Complications in Sentencing: Victim Requests Treatment – Gets Jail Too.


By Mella Bettag

FRESNO – Unlike many defendants in Fresno County Superior Court, Brian Pittman wanted treatment. In fact, he requested it.

Pittman was brought in front of Judge Francine Zepeda Tuesday for sentencing for a felony domestic violence charge. Pittman entered a no contest plea to the charge in January. Since then, Pittman has acquired four new misdemeanor charges, all holding him in contempt of the court.

Arraignment for the misdemeanors was also scheduled Tuesday.

Assistant Public Defender Blaine Sullivan and Deputy District Attorney Nicole Idiart had agreed upon a sentence in which Pittman would have credit for the 37 days he had served in Fresno County Jail. This agreement, however, was discarded after the four new misdemeanor charges were brought against Pittman.

DDA Idiart was willing to dismiss all four new charges, as long as she deemed Pittman’s new sentence adequate.

For Pittman’s sentence, Idiart suggested against a batterer’s treatment program, an alternative to a prison stay that is often used in domestic violence cases, because she believed Pittman’s attendance would be unreliable. Instead, Idiart believed Pittman should serve 180 days in jail with no probation afterward.

Judge Zepeda agreed that, in light of the new charges, a harsher sentence with additional jail time was necessary. Zepeda decided against giving Pittman credit for his current custody stay, but did not support the prosecution’s proposed sentence, especially with no treatment plan for Pittman. “[I] really dislike doing that, because personally, I believe they need to do batterer’s treatment,” said Zepeda.

Sullivan, Pittman’s attorney, also agreed that a slightly harsher sentence would be all right. Instead of the 180 days of jail sentence the prosecution suggested, Sullivan proposed a different sentence—an additional short stay in the county jail, and an in-patient treatment program for substance abuse.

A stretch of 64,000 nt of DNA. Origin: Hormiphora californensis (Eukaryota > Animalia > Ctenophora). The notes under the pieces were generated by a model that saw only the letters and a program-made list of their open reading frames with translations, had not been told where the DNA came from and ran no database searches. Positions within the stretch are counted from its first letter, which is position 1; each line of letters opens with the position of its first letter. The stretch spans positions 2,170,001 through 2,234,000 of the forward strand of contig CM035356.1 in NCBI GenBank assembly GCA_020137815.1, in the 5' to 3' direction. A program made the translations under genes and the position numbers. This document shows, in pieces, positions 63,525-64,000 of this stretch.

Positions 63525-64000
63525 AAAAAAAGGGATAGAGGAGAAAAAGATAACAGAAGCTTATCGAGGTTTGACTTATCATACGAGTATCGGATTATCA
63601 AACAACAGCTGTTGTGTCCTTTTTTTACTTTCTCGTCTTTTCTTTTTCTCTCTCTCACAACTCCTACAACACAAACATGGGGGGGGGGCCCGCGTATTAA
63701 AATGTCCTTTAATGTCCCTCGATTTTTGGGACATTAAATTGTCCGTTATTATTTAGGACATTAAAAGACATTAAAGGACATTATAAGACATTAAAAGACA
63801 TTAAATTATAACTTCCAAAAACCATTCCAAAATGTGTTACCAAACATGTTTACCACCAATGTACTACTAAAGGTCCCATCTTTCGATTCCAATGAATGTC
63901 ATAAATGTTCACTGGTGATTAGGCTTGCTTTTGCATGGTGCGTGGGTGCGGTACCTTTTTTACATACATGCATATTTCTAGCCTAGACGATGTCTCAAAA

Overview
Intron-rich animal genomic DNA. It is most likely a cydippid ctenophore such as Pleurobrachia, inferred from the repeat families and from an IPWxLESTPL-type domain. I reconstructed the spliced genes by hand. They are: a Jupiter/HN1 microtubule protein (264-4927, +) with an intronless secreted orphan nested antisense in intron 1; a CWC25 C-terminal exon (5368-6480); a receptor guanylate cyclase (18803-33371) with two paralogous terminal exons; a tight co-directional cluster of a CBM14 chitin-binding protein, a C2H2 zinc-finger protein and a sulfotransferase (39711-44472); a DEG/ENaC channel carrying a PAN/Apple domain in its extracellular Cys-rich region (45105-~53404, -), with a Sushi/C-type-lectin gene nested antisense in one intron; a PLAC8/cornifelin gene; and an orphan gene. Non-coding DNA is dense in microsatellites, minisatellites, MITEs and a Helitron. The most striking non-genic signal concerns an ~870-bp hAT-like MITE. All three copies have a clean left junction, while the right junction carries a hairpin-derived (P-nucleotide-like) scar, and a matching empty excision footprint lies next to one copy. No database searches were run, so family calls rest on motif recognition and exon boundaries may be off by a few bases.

In fact, Sullivan said, Pittman asked for the treatment program.

It was true, Pittman said. No matter what his sentence was, he wanted an in-patient treatment program. He had several reasons for his request. Firstly, he said he was trying to “do the right thing.” Secondly, he has past substance problems. Thirdly, his housing situation, while somewhat stable, was very temporary, and he didn’t want to burden the friend he was staying with.

Probation officer Keri Calles confirmed that, if assessed by probation, Pittman might have a spot at Westcare in Fresno.

In the end, Zepeda gave Pittman 57 days in jail, and three years formal probation with drug conditions. Zepeda requested that Pittman also pay victim restitution and $500 to the Domestic Violence fund. After being released, Pittman must comply with a criminal protective order and reach out to probation about a treatment program.

Pittman’s next review is set for November 3 in Fresno Superior Court, Dept. 10.


About The Author

The Vanguard Court Watch operates in Yolo, Sacramento and Sacramento Counties with a mission to monitor and report on court cases. Anyone interested in interning at the Courthouse or volunteering to monitor cases should contact the Vanguard at info(at)davisvanguard(dot)org - please email info(at)davisvanguard(dot)org if you find inaccuracies in this report.

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